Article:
Question: What If There Was No Treaty Of Waitangi?

Who was affected by the Treaty of Waitangi?

What is the Treaty of Waitangi.

The Treaty of Waitangi was a written agreement made in 1840 between the British Crown (the monarch) and more than 500 Māori chiefs.

After that, New Zealand became a colony of Britain and Māori became British subjects..

What are the 3 principles of the Treaty of Waitangi?

The three “P’s”, as they are often referred to, are the principles of partnership, participation and protection. These underpin the relationship between the Government and Māori under the Treaty of Waitangi. These principles are derived from the underlying tenets of the Treaty.

Is the Treaty of Waitangi important today?

The Treaty of Waitangi is New Zealand’s founding document. The principles of the Treaty are referred to in several Acts of Parliament. It is an important part of the New Zealand education system and how New Zealanders work. Applying the Treaty influences life in New Zealand in many ways.

What were the consequences of the Treaty of Waitangi?

What issues of injustice arose from the Treaty of Waitangi? Land ownership created many problems for race relations. British officials had a very inconsistent approach, which led to uncertainty over policy. For Māori, land was integral to their culture and pre-Treaty land purchases were to be re-examined.

What does the treaty mean today?

The Treaty was a contract of respect between the British and Māori. … The Treaty now means there must be respect between Māori and non-Māori. It is important that the laws and rules today consider and respect both Māori and non-Māori ways of living.

What did the Treaty of Waitangi promise?

The Treaty of Waitangi was signed in 1840 and was an agreement between the British Crown and a large number of Māori chiefs. … The Treaty promised to protect Māori culture and to enable Māori to continue to live in New Zealand as Māori.

Why did some chiefs not sign the Treaty of Waitangi?

Tāraia Ngākuti, a chief of Ngāti Tamaterā in the Coromandel, was one of many notable chiefs who refused to sign the Treaty of Waitangi. … As a result the British Colonial Office ruled that all Māori were British subjects, whether or not they or their chiefs had signed the treaty.

What tribe did not sign the Treaty of Waitangi?

Not All Rangatira Signed the Treaty Not as many Māori signed who lived in areas where there had been few missionaries or none at all. This was the case for the Arawa and Tuwharetoa tribes in the central North Island.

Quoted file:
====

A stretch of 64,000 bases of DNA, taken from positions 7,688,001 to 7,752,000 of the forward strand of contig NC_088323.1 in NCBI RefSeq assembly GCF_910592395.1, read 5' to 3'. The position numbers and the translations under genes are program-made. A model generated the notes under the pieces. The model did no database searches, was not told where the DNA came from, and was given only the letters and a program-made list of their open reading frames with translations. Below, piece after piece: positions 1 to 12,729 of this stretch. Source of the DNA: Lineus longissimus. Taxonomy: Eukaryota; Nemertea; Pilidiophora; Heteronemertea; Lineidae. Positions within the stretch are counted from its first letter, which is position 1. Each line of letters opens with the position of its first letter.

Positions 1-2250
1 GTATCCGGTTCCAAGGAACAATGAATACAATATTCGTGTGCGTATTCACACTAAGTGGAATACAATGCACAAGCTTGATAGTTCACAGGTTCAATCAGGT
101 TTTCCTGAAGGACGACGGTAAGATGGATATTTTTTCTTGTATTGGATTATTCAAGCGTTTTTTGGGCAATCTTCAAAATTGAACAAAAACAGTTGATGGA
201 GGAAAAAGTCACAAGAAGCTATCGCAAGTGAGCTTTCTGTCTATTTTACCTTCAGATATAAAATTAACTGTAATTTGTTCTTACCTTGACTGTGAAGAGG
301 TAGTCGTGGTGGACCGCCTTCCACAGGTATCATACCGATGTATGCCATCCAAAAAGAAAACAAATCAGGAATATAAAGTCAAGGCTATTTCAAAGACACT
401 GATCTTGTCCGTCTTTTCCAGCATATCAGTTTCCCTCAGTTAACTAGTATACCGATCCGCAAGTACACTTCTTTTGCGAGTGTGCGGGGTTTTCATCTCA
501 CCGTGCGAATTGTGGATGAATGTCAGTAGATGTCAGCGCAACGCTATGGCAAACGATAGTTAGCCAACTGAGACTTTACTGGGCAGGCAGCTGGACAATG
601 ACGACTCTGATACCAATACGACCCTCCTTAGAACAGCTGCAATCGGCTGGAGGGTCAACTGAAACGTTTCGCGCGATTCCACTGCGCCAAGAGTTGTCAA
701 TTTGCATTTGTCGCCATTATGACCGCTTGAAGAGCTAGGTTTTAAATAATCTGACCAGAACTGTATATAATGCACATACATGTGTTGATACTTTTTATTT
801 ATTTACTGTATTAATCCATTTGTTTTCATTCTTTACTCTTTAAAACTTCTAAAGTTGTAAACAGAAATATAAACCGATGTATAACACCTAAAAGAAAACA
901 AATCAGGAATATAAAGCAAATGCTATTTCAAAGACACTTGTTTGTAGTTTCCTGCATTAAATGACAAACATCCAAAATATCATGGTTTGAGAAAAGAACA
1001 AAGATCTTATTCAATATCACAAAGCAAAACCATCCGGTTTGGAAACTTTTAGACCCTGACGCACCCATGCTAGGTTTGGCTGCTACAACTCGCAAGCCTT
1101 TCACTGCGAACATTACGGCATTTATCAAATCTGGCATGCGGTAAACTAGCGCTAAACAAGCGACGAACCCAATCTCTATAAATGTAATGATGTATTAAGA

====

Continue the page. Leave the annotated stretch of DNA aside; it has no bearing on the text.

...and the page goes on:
How was the Treaty of Waitangi broken?

It has been estimated that by 1909 at least 18 million acres of it was in individual ownership, almost none of it had been settled by Māori. In the 20th Century there was further loss of Māori land to the Crown through private and Government purchases and under the Public Works Act, that sometimes breached the Treaty.

Is the Treaty of Waitangi fair?

Colonists believed the Treaty of Waitangi was fair because it offered Māori the rights of British citizens. The signing of the Treaty made it easier for settlers to acquire land. … These Pākehā were often key ‘go-betweens’, connecting settlers and Māori.

What was NZ like before the treaty?

The history of Māori migration and settlement in Aotearoa and the stories of Te Ao Māori (The Māori World) have been retained in the oral histories of each iwi (tribe) and hapu (sub-tribe). Histories of the Māori people are told in the creation stories.

Where is the Treaty of Waitangi now?

Archives New ZealandThe document is now held at Archives New Zealand in Wellington. In any case, the version signed at Waitangi and copied to London in 1840 is the official treaty, and legally there is only one treaty.

Why is the Treaty of Waitangi important in education?

The Treaty of Waitangi principle calls for schools to understand and honour Treaty principles in all actions and decision making. It is about making our country’s bicultural foundations evident in school policies, organisation, physical spaces, whānau and community engagement, and classroom planning and assessment.

What is Waitangi Day and why do we celebrate it?

Waitangi Day (Māori: Te Rā o Waitangi), the national day of New Zealand, marks the anniversary of the initial signing – on 6 February 1840 – of the Treaty of Waitangi, which is regarded as the founding document of the nation.

How much land was confiscated after the New Zealand wars?

More than 1,200,000 hectares (3,000,000 acres) or 4.4 percent of land were confiscated, mainly in Waikato, Taranaki and the Bay of Plenty, but also in South Auckland, Hauraki, Te Urewera, Hawke’s Bay and the East Coast.

Why did they need the Treaty of Waitangi?

The purpose of the Treaty was to enable the British settlers and the Māori people to live together in New Zealand under a common set of laws or agreements. The Treaty aimed to protect the rights of Māori to keep their land, forests, fisheries and treasures while handing over sovereignty to the English.

What happened after Treaty of Waitangi?

What happened after the Treaty was signed? Shortly after the Treaty was signed, Lieutenant-Governor William Hobson proclaimed British sovereignty over the whole of New Zealand. … Under British law, New Zealand became technically a part of the colony of New South Wales.

What is the importance of a treaty in today’s society?

Treaties form the basis of most parts of modern international law. They serve to satisfy a fundamental need of States to regulate by consent issues of common concern, and thus to bring stability into their mutual relations.